And that might mean a stem cell transplant down the road after the R-EPOCH chemo for the Lymphoma is finished.  According to both oncologists I’ve spoken to, a stem cell transplant is NOT uncommon for this type of lymphoma, but it doesn’t seem to be as necessary after the CODOX=M/IVAC as it usually is after the R-EPOCH.

I’m stunned. I feel like an idiot

How did I not KNOW that I wasn’t covered — I thought all of that was cleared up when the Mayo billing system listed all of the pre-testing was totally covered by our insurance on the billing page of the online Mayo patient portal.

Refunds
Even more terrible, I don’t know what to do about the GoFundMe that I did to raise money to cover our hotel down here in Rochester.  If I don’t get treatment here, I will feel as though that was money that was given—and received—in error.  I will need to give it back.

I’ve contacted everyone who donated and I have offered to return their donation.  I’m happy to do so.

The truth is, we have a TON of copays due each week (some weeks the copays run upwards of $1,000, some weeks they’re as low as $150, but every week brings more and more copays…)

I could use the GoFundMe money for the copays, but that is NOT the stated reason for the fundraiser, and I want NO ONE to feel that they have given under false pretenses.  I think I can return the money via paypal, I’m not certain if I can actually refund the money via GoFundMe, but if I can that would be easier.

Moving Forward
So tomorrow it’s back to Health East for a spinal tap.  I’ll be receiving chemo directly into my spine each week to try to prevent the growth of the cancer in my nervous system.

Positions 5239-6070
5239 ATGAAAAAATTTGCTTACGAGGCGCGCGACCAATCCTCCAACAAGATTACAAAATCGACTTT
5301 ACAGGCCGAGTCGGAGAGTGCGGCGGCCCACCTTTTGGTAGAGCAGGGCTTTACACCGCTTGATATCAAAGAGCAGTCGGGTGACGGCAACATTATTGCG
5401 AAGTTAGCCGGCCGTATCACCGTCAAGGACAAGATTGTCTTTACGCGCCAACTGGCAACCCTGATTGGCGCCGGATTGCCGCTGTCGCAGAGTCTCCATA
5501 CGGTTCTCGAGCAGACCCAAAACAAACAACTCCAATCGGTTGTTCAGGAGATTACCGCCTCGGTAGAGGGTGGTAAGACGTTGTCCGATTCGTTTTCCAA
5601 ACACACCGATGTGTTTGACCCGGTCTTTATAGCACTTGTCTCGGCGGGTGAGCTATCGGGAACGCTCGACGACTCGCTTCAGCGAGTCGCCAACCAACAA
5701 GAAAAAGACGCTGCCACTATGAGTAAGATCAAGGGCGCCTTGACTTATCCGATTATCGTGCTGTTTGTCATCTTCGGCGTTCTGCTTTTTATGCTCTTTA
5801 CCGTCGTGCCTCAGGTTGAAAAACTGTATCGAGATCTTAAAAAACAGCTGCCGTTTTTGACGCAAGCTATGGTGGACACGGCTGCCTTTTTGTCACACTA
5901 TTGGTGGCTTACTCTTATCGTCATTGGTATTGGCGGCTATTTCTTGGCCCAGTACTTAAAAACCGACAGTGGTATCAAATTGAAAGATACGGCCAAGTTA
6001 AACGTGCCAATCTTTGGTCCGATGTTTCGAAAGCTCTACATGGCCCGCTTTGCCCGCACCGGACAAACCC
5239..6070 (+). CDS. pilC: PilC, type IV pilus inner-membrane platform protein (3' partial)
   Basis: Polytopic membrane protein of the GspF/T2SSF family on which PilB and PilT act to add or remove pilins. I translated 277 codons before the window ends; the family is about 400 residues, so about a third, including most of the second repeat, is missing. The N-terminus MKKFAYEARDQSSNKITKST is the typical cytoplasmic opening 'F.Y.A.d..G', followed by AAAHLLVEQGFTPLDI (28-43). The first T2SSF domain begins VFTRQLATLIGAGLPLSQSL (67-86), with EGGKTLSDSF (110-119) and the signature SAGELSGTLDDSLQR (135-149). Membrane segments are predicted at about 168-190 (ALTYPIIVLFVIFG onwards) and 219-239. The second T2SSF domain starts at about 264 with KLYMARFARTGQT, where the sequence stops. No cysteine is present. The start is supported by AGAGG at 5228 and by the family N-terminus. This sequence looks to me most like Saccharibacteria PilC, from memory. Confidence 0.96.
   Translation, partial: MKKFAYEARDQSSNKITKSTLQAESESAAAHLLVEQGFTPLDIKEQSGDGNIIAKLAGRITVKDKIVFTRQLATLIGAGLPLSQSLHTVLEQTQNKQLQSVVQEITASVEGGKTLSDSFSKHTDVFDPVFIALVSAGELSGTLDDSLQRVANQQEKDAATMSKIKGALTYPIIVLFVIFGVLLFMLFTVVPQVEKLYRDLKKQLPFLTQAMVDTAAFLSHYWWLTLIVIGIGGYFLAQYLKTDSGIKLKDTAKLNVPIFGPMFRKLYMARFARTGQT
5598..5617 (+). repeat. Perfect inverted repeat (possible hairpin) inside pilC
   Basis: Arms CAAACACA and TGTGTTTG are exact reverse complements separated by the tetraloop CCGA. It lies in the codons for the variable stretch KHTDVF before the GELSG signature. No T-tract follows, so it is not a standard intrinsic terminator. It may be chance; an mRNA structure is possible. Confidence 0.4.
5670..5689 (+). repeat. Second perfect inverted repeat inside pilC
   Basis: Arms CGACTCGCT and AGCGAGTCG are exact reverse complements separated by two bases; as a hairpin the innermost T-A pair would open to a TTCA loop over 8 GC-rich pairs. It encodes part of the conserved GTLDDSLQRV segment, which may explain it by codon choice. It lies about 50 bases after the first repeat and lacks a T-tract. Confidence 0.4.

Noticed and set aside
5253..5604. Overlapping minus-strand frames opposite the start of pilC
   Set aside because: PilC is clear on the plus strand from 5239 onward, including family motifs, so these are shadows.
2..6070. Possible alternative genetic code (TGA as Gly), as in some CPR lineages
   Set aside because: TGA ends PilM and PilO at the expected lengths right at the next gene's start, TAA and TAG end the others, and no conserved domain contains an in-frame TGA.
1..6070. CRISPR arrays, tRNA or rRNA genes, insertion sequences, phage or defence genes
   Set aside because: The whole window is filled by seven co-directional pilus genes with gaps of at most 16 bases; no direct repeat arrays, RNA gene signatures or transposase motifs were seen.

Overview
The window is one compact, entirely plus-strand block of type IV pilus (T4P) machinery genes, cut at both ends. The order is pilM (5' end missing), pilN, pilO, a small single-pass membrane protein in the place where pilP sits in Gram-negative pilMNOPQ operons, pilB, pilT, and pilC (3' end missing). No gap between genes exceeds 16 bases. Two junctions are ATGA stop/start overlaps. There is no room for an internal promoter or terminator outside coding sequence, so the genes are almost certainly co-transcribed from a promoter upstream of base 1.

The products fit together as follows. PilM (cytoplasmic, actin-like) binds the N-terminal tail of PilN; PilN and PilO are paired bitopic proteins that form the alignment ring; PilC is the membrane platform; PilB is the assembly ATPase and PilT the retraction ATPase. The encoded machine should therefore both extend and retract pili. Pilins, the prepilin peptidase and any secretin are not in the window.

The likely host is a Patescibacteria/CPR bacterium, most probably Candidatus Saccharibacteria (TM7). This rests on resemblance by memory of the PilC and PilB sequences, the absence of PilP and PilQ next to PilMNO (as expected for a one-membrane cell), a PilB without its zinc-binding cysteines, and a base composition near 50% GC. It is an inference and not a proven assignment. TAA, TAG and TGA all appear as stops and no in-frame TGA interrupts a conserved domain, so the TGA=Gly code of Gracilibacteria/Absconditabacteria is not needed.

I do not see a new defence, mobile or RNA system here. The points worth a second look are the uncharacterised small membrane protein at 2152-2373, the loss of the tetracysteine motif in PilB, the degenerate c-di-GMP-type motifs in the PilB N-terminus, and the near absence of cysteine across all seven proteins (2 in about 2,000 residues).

I feel so overwhelmed, so exhausted, so disappointed.  This two weeks of leading up to a Mayo treatment, then the day of uncertainty, THEN the disappointment of this morning.  It’s really almost more than I can bear right now.  I just need a bit of time to reorganize my thoughts, to get my self calm again, and to get back into cancer recover mode.

And I will get there.

I WOOL SURVIVE!!

*Yes, I had to make the cheesy joke, blame the cancer.

Goals

I’ve been told by several folks along this trip that setting goals is good.

Goals are a promise we make to our future selves, they allow us a framework within which we can flesh out our dreams, fill in the details, color in the large and small areas.

I’ve mentioned some of my goals previously in this blog, but I’ve never done a post entirely of the goals I hope to reach in the near future, medium future and far, far future.

Goal 1: Stay Alive
I want to live.  Who doesn’t?*

I want to be here for me, first of all, because even with the pain and noise and garbage that fill every-day life, there is SO much joy and beauty and fun in life, too.

And I love myself some FUN. 

So, selfishly (in the best sense) I want to stay alive for ME!

I want to be here for my family, too!

I want to be able to keep watch over my kids, to help them navigate young adulthood.  I want to see them grow into the type of citizens I KNOW they will be; thoughtful, hard working, kind and responsible.  We work so hard to instill values in our kids that reflect our own concept of good, seeing those values playing out in our kids’ daily lives is such a joy, I want to be here for that.

I want to be here for Gerry, to help take care of him (he needs that, and I feel that this cancer has left him in the lurch almost as much as it’s disrupted my own life.)

Well, my life IS our life, and vice versa, that’s the promise we made 25 years ago.